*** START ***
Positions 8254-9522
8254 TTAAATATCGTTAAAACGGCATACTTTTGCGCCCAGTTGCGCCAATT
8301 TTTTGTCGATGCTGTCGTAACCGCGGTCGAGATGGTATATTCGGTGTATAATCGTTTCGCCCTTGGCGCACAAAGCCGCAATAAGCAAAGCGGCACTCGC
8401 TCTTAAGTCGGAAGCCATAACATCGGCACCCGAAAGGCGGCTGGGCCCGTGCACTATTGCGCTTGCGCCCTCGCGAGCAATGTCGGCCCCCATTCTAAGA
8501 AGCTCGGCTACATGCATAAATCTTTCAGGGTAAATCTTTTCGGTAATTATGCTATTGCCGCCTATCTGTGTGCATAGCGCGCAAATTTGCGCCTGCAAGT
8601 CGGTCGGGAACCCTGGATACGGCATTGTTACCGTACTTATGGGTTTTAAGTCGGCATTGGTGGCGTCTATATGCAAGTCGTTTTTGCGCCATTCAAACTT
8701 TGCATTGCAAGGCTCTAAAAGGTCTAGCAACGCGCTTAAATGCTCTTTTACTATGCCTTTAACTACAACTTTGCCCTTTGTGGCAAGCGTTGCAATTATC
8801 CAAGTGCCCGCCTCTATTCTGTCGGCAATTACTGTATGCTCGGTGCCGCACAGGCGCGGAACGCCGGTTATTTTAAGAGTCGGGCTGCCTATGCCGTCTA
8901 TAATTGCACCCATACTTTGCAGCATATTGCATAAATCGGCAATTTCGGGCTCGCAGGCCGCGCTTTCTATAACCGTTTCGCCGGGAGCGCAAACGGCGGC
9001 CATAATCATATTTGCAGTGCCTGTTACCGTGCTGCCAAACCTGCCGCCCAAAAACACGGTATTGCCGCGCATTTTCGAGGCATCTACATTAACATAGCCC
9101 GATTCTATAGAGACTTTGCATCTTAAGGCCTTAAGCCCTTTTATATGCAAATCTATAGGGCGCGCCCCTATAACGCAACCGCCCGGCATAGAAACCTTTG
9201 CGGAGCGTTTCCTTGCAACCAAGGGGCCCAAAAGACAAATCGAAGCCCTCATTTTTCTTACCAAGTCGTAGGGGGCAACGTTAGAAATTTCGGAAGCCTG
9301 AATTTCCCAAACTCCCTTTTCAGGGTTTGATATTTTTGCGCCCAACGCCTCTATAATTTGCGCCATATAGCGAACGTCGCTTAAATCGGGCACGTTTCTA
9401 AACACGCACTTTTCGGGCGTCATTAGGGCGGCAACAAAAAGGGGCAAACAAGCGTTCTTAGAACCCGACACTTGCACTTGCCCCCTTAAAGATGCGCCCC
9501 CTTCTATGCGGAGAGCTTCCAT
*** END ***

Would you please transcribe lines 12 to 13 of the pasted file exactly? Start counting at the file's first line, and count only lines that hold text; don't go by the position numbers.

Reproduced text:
9201 CGGAGCGTTTCCTTGCAACCAAGGGGCCCAAAAGACAAATCGAAGCCCTCATTTTTCTTACCAAGTCGTAGGGGGCAACGTTAGAAATTTCGGAAGCCTG
9301 AATTTCCCAAACTCCCTTTTCAGGGTTTGATATTTTTGCGCCCAACGCCTCTATAATTTGCGCCATATAGCGAACGTCGCTTAAATCGGGCACGTTTCTA